Since most train lines were ripped up in the USA, Ireland and most other Western countries, many people must rely on buses. My native USA’s buses are less readily available than most other countries. In many cities I’ve been in, bus lines habitually run late or not at all, and can be expensive for the financially-strapped people most likely to need them. In many places they carry a stigma of poverty, or require people to wait in unsafe neighbourhoods.
We’re grateful to have a double-decker bus roll across the Irish countryside, stop a few kilometres from our house every fifteen minutes or so in the morning, and take me to work in Dublin. We’re pleased to live in a country where four-to-six lane roads devote one lane each way to buses, so that we can zip past the traffic jams.
I don’t like having to spend three hours a day on a bus, but it’s better than four hours in a car – and sitting in the bus allows me to do my writing and home-schooling lessons, chat with my neighbours or read a book, all things I couldn’t do while driving. Many of my neighbours even sleep the entire trip, and on groggy mornings I envy them their talent for napping.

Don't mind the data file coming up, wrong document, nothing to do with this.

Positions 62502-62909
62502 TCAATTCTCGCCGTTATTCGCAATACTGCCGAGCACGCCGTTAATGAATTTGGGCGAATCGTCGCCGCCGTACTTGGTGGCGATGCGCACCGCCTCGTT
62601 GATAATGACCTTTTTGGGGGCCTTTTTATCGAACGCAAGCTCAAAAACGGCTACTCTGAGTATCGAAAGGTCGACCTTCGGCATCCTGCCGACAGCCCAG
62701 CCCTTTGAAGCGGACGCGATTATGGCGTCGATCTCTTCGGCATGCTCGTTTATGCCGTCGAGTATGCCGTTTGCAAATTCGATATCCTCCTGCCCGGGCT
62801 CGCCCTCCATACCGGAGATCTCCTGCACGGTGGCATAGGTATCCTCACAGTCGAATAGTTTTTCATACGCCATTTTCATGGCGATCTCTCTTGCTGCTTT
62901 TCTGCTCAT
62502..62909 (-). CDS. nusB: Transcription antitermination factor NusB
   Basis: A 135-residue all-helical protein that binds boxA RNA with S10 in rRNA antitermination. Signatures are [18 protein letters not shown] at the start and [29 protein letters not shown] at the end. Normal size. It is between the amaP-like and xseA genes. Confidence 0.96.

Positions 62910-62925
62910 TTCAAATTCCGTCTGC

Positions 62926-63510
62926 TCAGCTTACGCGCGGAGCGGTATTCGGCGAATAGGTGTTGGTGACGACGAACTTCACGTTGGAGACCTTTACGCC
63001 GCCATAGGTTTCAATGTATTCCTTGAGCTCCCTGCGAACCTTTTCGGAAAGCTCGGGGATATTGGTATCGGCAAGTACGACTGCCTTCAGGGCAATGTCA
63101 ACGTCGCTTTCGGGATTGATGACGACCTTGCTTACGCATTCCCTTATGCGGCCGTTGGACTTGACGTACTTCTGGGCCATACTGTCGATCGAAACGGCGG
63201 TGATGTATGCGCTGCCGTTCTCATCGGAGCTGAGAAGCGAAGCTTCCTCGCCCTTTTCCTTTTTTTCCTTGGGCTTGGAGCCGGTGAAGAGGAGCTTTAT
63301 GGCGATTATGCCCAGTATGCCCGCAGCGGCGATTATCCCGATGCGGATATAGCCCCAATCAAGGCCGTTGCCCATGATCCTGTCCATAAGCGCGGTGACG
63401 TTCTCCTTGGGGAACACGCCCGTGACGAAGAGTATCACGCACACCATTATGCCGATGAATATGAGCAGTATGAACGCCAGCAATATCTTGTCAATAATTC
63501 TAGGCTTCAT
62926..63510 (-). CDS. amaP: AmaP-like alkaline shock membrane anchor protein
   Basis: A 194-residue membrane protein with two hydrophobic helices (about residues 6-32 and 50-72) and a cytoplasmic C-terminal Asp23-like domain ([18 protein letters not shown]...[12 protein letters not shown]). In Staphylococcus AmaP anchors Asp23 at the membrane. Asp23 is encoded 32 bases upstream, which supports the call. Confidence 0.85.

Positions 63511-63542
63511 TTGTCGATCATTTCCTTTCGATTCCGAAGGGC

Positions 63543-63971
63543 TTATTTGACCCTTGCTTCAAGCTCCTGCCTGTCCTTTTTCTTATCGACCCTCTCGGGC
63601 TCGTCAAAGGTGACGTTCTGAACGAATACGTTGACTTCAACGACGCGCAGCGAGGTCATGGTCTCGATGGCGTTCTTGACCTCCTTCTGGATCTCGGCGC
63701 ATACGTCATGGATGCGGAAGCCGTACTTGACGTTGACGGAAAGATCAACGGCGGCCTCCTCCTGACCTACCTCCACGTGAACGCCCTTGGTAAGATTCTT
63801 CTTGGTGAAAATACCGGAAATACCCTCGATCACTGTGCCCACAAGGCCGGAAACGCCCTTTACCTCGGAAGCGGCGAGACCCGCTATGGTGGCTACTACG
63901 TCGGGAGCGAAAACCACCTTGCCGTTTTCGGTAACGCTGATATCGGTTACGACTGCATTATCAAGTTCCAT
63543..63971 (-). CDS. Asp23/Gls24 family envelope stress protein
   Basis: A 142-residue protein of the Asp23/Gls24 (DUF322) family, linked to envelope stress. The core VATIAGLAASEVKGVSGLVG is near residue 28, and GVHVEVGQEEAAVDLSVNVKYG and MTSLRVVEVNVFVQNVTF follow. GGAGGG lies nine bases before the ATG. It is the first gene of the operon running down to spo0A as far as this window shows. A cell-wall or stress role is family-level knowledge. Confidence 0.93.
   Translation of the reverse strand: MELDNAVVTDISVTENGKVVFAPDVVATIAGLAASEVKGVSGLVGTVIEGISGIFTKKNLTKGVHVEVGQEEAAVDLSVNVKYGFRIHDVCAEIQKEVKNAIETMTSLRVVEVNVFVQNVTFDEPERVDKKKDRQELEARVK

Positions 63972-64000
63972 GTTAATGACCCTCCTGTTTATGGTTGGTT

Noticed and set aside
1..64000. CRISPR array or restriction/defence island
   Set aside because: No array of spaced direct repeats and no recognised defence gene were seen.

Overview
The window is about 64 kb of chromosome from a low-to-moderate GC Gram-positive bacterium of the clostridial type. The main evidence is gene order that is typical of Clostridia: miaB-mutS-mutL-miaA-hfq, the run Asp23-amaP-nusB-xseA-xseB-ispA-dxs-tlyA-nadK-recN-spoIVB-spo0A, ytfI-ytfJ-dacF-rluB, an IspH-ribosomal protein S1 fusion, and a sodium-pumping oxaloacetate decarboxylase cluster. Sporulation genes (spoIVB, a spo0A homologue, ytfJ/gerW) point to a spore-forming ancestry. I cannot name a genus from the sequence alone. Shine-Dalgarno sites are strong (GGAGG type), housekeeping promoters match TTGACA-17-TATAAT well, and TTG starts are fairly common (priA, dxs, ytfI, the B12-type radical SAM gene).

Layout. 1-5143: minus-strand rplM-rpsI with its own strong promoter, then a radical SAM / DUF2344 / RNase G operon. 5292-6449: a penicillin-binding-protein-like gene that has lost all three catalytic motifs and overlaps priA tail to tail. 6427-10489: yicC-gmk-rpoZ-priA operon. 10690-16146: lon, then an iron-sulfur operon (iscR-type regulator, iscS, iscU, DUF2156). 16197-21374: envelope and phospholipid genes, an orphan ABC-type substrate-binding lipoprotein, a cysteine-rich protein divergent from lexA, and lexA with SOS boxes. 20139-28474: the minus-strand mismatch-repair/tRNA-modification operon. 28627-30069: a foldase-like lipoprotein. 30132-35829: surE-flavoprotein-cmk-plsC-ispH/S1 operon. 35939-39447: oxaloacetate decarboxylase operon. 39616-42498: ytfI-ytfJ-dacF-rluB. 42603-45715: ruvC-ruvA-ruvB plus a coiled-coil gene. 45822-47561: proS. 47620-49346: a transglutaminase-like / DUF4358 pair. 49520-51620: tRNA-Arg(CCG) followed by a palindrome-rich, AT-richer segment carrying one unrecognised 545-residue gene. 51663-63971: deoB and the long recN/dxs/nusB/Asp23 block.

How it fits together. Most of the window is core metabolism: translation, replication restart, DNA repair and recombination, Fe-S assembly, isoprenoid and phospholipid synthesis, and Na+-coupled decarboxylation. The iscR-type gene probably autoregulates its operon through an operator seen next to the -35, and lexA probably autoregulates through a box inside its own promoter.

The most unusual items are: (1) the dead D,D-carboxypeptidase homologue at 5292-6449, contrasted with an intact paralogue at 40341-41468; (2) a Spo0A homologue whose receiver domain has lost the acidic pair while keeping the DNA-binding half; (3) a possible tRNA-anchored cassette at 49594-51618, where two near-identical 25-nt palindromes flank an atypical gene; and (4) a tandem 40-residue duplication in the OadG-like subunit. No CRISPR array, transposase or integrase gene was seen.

We give out about the buses all the time, of course – when the buses are packed to bursting with people, I’ve had to wait an hour or more in the rain to pick one up. When disrespectful teenagers leave rubbish on the seats, I clean it up for the sake of the other passengers, and many bus stops lack an overhanging shelter – a useful thing in a country where it rains much of the time. All these, however, are arguments for investing more in the bus system, not less.
Critics of public transportation accuse such systems of not making money. But how much money did the road in front of your house make last year? How much money does our asphalt make, or our electric wires, or our sewage pipes? The questions are ridiculous because these are not moneymaking enterprises; they are basic infrastructure, one of the legitimate reasons for paying taxes or having a government.